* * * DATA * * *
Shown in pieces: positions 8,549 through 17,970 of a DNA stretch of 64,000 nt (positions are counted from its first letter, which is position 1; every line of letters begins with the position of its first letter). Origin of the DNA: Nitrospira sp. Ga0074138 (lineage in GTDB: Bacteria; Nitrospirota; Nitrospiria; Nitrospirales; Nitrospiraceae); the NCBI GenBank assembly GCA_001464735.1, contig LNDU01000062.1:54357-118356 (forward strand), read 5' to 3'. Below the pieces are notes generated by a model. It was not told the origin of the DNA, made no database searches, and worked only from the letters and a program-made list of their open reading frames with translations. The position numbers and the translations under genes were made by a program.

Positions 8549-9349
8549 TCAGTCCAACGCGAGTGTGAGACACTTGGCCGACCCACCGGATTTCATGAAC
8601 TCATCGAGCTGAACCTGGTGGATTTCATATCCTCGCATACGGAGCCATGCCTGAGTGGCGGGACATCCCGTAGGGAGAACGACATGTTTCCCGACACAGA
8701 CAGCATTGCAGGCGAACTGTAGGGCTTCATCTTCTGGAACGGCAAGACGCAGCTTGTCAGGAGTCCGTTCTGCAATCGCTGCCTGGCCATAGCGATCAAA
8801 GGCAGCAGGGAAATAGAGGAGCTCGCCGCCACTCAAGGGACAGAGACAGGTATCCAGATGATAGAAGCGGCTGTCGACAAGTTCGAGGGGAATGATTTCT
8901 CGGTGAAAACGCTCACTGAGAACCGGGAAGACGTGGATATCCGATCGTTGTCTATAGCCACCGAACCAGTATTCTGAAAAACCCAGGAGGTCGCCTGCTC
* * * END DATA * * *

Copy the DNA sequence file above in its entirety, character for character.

Shown in pieces: positions 8,549 through 17,970 of a DNA stretch of 64,000 nt (positions are counted from its first letter, which is position 1; every line of letters begins with the position of its first letter). Origin of the DNA: Nitrospira sp. Ga0074138 (lineage in GTDB: Bacteria; Nitrospirota; Nitrospiria; Nitrospirales; Nitrospiraceae); the NCBI GenBank assembly GCA_001464735.1, contig LNDU01000062.1:54357-118356 (forward strand), read 5' to 3'. Below the pieces are notes generated by a model. It was not told the origin of the DNA, made no database searches, and worked only from the letters and a program-made list of their open reading frames with translations. The position numbers and the translations under genes were made by a program.

Positions 8549-9349
8549 TCAGTCCAACGCGAGTGTGAGACACTTGGCCGACCCACCGGATTTCATGAAC
8601 TCATCGAGCTGAACCTGGTGGATTTCATATCCTCGCATACGGAGCCATGCCTGAGTGGCGGGACATCCCGTAGGGAGAACGACATGTTTCCCGACACAGA
8701 CAGCATTGCAGGCGAACTGTAGGGCTTCATCTTCTGGAACGGCAAGACGCAGCTTGTCAGGAGTCCGTTCTGCAATCGCTGCCTGGCCATAGCGATCAAA
8801 GGCAGCAGGGAAATAGAGGAGCTCGCCGCCACTCAAGGGACAGAGACAGGTATCCAGATGATAGAAGCGGCTGTCGACAAGTTCGAGGGGAATGATTTCT
8901 CGGTGAAAACGCTCACTGAGAACCGGGAAGACGTGGATATCCGATCGTTGTCTATAGCCACCGAACCAGTATTCTGAAAAACCCAGGAGGTCGCCTGCTC